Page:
Because the warrant to search the residence was obtained based on subscriber information that was unconstitutionally obtained, there were not adequate grounds to sustain the warrant, and the search of the residence was therefore unlawful (though it went on to find the evidence admissible as its exclusion would bring the administration of justice into disrepute).


The decision in Spencer has implications beyond IP address information for third-party individuals or companies possessing customer or user personal information. In particular, the Supreme Court has made it clear that the threshold for engaging constitutional protection of privacy rights over Internet-accessible personal information is low, and the threshold for justifying disclosure of this personal information is high.

When is there a reasonable expectation of privacy?

The Court extended the definition of privacy interests to account for the unique role anonymity plays in protecting privacy interests of Internet users. Third parties should be aware that, even where user information may be tracked and where users are publically communicating information online, users expect that online activity will not be identified with the person performing that activity. Where personal information would tend to link particular kinds of information to identifiable individuals (for example, in the way that subscriber information effectively links a specific person to specific activities), by the Court’s definition, a reasonable expectation of anonymity—and constitutional protection—is engaged. Indeed, it is clear that even where contract terms or terms of use stipulate that personal information may be provided to police without a user’s consent where required by law, a user may still have a reasonable expectation of privacy.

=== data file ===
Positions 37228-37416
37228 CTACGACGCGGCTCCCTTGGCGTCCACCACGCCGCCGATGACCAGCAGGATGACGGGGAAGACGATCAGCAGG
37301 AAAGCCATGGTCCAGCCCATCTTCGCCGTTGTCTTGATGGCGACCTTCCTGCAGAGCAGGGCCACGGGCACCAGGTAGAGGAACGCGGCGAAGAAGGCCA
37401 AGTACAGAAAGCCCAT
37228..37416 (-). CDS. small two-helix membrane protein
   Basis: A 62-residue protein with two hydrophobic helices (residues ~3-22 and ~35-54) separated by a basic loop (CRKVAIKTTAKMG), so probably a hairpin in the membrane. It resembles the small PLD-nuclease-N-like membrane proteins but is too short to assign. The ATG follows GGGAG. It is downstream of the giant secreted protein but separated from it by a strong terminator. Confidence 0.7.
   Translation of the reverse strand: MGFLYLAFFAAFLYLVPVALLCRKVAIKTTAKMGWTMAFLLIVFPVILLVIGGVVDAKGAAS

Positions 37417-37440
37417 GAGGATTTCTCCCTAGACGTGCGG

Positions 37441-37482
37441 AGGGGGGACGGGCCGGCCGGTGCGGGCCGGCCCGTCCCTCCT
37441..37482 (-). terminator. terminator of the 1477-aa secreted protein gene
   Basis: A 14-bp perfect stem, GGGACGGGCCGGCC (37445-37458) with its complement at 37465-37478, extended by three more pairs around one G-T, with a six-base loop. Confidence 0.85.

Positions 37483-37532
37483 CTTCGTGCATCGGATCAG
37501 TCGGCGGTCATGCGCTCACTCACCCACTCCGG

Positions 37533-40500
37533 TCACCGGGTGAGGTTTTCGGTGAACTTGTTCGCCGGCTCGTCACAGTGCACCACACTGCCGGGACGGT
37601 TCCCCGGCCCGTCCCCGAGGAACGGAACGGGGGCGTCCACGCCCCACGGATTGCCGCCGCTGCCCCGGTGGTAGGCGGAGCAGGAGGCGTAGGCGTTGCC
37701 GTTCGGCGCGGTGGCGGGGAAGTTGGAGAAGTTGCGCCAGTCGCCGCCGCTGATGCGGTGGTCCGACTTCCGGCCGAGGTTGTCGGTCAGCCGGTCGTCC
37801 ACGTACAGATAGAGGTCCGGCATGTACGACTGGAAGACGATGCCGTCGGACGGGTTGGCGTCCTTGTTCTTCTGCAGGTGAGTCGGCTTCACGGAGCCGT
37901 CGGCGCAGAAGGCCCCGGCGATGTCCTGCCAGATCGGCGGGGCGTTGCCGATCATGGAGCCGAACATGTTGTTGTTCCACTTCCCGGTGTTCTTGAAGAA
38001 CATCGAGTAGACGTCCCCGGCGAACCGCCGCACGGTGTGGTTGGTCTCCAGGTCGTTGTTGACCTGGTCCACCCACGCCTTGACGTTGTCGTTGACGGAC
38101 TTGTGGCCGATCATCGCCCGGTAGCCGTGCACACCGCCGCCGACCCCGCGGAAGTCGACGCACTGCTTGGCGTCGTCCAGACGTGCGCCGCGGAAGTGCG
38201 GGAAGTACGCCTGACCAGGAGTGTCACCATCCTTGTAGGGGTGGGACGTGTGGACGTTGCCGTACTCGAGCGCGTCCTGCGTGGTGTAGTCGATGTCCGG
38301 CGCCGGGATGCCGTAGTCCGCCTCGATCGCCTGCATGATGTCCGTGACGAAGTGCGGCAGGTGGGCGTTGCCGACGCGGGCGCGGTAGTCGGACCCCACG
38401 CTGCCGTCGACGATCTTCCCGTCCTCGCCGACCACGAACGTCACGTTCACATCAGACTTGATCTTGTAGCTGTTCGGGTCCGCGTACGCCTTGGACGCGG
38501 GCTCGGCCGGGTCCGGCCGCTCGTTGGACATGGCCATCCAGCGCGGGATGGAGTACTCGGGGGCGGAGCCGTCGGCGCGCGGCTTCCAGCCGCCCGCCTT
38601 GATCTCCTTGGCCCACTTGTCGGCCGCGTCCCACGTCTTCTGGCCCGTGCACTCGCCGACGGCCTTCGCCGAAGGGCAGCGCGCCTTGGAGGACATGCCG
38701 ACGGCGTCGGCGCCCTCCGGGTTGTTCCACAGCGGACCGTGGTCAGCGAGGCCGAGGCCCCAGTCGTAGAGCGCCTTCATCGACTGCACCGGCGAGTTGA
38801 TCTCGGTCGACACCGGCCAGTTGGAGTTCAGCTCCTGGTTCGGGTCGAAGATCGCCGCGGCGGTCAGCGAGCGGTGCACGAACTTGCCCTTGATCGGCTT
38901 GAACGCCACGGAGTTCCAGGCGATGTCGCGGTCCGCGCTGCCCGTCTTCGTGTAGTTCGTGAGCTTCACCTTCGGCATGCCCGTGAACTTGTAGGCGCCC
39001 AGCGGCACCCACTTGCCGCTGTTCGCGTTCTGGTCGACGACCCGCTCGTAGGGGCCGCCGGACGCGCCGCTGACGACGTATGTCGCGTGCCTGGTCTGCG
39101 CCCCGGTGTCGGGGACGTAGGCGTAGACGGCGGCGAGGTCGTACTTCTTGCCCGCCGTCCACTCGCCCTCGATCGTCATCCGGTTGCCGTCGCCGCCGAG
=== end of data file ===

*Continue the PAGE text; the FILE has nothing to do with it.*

When should personal information be disclosed?

The Court emphasized that third parties holding personal information are not required to, and in many instances should not, disclose personal information in response to a simple request for information without a warrant, even where the request is from police. The Court recognized that a third party may detect illegal activity and "of its own motion" report it to the police. However, third parties should have clear and consistent disclosure procedures or policies for dealing with requests for this information to properly inform and comply with the reasonable expectations of privacy of customers or users.

Potential legislative impact

It remains to be seen whether Spencer will impact currently proposed legislation that trends toward lowering protection of Internet users. The more controversial provisions of Bill C-13 (the Protecting Canadians from Online Crime Act or the "cyberbullying bill") and Bill S-4 (the Digital Privacy Act) lower the threshold for police to obtain a warrant (requiring only "reasonable grounds for suspicion"), grant immunity for ISPs who voluntarily provide information that they are not prohibited from disclosing, and extend disclosure of subscriber information without a warrant by allowing organizations to disclose personal information without consent to any organization that is investigating a contractual breach or possible violation of any law. These bills were preceded by the withdrawn Bill C-30 (the Protecting Children from Internet Predators Act), which proposed warrantless mandatory disclosure of basic subscriber information (including name, address, telephone number, email address and IP address) and required ISPs to maintain systems that allowed police to intercept and track online communications.


1 2014 SCC 43